Every January, pundits publish their predictions for the new year. I don’t make predictions because I prefer not to be judged when I’m wrong ;-)
But it’s not hard to surmise that if the economy improves this year, the employment shoe will be on the other foot. The personnel jockey who has routinely been spitting rude questions at job applicants and challenging them to accept 20% lower salaries will likely wind up swallowing bile in 2010. Time to get out the kleenex and wipe up the drippings.
My favorite IT (information technology) publication is ComputerWorld. The first 2010 edition includes a cartoon from the very pointed pen of John Klossner that every smart employer should take a look at. (And if you’re a job hunter, take note: Employers can whip you only so hard in job interviews before you instinctively tell them to shove it.)
There are two messages in this cartoon. First, challenge employers to assess whether they are qualified to hire you. Maybe the company isn’t a good place to work. Second, Pursue Companies, Not Jobs.
While the demoralized guy in the applicant’s chair says he’s “looking for someone,” he’s really looking for a company.
A sound company.
And that’s the point. You may need a job and a paycheck, but you also need a future that doesn’t require going job hunting again in a few short months. While you’re sitting across the table from that interviewer, figure out, Does this company suck?
Yah, there are other ways to say what the guy in the cartoon is saying. What are they? How do you politely but clearly challenge the employer to make sure it’s a company worth working for?[Computerworld does not seem to publish the cartoons from its magazine in its online edition, or I’d link directly. Credit where it’s due: Computerworld, January 4, 2010.]
It is essential to understand the financial position of a company for which one works — easy enough, if the company is public; but not so easy sometimes, if the company is private, or if it is a professional partnership. In my experience there are always signs on which to hang one’s hat. A secretive, less than forthright company would be the first big sign.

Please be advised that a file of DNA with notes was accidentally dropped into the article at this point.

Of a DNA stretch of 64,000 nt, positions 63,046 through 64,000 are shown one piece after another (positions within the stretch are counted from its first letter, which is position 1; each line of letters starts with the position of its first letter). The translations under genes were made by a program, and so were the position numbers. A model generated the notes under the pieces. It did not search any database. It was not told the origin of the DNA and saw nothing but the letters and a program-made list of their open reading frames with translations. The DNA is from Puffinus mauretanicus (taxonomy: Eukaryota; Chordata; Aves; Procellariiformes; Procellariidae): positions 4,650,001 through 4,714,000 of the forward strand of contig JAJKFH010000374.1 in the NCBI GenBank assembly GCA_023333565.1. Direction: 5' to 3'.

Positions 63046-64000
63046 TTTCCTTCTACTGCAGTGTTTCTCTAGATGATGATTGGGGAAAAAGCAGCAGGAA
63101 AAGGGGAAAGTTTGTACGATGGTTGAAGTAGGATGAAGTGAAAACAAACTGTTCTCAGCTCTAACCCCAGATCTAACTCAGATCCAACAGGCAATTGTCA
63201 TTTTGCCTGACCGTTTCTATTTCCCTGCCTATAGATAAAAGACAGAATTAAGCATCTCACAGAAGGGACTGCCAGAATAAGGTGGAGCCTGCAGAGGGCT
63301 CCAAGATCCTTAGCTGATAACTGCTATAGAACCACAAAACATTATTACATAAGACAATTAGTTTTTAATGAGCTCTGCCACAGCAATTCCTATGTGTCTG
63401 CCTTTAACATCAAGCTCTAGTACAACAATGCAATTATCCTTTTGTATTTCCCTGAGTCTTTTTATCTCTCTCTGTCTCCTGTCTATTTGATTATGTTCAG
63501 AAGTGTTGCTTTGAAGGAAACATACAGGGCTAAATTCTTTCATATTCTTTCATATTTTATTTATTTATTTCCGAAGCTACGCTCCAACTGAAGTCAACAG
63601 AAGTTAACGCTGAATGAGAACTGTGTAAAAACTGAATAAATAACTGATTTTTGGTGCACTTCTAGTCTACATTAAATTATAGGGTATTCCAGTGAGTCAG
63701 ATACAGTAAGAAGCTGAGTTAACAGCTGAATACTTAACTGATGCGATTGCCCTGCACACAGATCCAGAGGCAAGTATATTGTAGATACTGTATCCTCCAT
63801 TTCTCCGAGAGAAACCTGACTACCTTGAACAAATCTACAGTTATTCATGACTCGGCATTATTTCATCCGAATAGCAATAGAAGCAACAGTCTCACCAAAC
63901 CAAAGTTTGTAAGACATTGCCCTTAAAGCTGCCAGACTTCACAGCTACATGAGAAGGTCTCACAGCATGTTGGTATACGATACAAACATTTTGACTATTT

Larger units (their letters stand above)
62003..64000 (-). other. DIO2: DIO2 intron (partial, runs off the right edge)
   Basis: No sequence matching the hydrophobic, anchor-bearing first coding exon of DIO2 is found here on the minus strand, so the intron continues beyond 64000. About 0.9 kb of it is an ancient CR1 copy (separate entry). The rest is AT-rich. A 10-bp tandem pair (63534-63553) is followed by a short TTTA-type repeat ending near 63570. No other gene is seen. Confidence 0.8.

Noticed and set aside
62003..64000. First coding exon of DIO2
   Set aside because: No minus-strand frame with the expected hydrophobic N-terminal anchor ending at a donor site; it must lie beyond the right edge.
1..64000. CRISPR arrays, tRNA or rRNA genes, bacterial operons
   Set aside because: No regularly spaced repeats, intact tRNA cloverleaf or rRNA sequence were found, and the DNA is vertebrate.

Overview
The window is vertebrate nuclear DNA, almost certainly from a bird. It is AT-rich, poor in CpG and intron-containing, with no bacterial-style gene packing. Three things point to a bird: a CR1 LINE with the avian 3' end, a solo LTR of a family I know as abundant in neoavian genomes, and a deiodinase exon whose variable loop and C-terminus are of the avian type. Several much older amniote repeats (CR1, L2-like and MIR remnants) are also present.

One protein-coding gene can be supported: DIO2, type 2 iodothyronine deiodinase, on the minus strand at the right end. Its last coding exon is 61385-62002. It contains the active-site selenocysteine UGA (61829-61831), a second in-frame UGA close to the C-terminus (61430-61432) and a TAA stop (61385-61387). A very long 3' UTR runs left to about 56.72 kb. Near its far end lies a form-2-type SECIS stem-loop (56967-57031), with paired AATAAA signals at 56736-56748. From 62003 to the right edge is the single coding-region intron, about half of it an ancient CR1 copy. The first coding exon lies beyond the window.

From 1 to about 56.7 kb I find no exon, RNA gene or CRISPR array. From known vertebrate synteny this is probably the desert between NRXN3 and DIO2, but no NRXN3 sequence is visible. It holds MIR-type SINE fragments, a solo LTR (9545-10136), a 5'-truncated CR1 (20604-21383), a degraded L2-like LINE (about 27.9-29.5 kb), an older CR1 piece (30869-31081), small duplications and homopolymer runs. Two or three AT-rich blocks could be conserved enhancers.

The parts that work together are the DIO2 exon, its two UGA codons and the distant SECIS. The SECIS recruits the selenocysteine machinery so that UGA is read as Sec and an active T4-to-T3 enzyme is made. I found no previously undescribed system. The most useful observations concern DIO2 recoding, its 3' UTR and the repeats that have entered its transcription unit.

Believe it or not, there are still many people (at the lower levels) who don’t know what their companies, departments or bosses do. I know, because I have spoken to them. That people actually function in a workplace not knowing is a topic for another day.
Asking about a private organization’s financial position (revenues, funding, etc.) should be standard in any interview. Asking about a public company’s financial position could be the end of your prospects with that particular company. Asking about what a company does in an interview should definitely be the end of the beginning.
Having said that, those who brand themselves well, continuously developing their on-line presence, the right contacts and professional expertise, work for themselves, merely leasing their talents to their current employer for a while. They work for Me Inc. and will more than likely be able to pick up the phone for their next job, not land in a dysfunctional job market when their company goes belly-up.
But then again, those who work for Me Inc. seek out their employers (not the other way round) and do their homework before committing to a job interview. It’s bad enough landing in a den of corporate dysfunction, let alone having to contend with a dying or mysterious ship.
One place I applied at has this procedure:
It places a short ad that tells little about a relatively unusual job at a company with a relatively unusual service.
Person #1 calls me to set up an interview, suggesting that I come in on the same day of the call. I say not today and work to arrange interview around my school schedule. Functionary seems almost surprised that I don’t have a blank calendar.
I arrive for interview. Person #2 gives me a few tests that have little relation to the job.
Person #3 tells me that she will interview me first, THEN tell me about the job.
The interview questions appear to be standardized by either the interviewer or the company. One of two that had anything to do with the job or the company was, “Why should we hire you?”
My answer was, “I don’t know enough about the job yet to answer that.”
We both decided we weren’t right for each other.
I’ve found that a good way to gauge something like this is to ask someone “in the know” what they have for capital/strategic projects in the pipeline.
Your standard HR person is going to be completely ignorant of these facts. But if you’re talking to a manager or someone in the thick of things, they should know something. And the results can be illuminating. If they’re talking about working on projects that are 2, 3, 4 years out, chances are, the company is investing money and time and planning on being around for the long term.
If they start complaining about how necessary projects have been shelved or delayed again and again and again…well, you have to determine if that’s due to temporary economic conditions or systemic problems/short sightedness…..
New Topic: Stupid interview questions that reveal companies you don’t want to work for…
This brings to mind a question I was asked back in the day.
The day was 1978, and the question came from a young HR type, obviously from somewhere else, and just as obviously not experienced in round-table interviews (my least favorite).
There I was, in my suit, with everyone else in shirt-and-tie, except for her. She wore a hippie-style ankle-length dress (this WAS 1978) and one could almost visualize daises in her hair.
It got to be her turn, and her question was: “I see you spent the last four years in the Marine Corps. Why did you waste your time in the military after high school instead of advancing yourself in college?”
Dead silence. Fortunately, one of the guys suggested that we had enough information, and I know that I certainly did.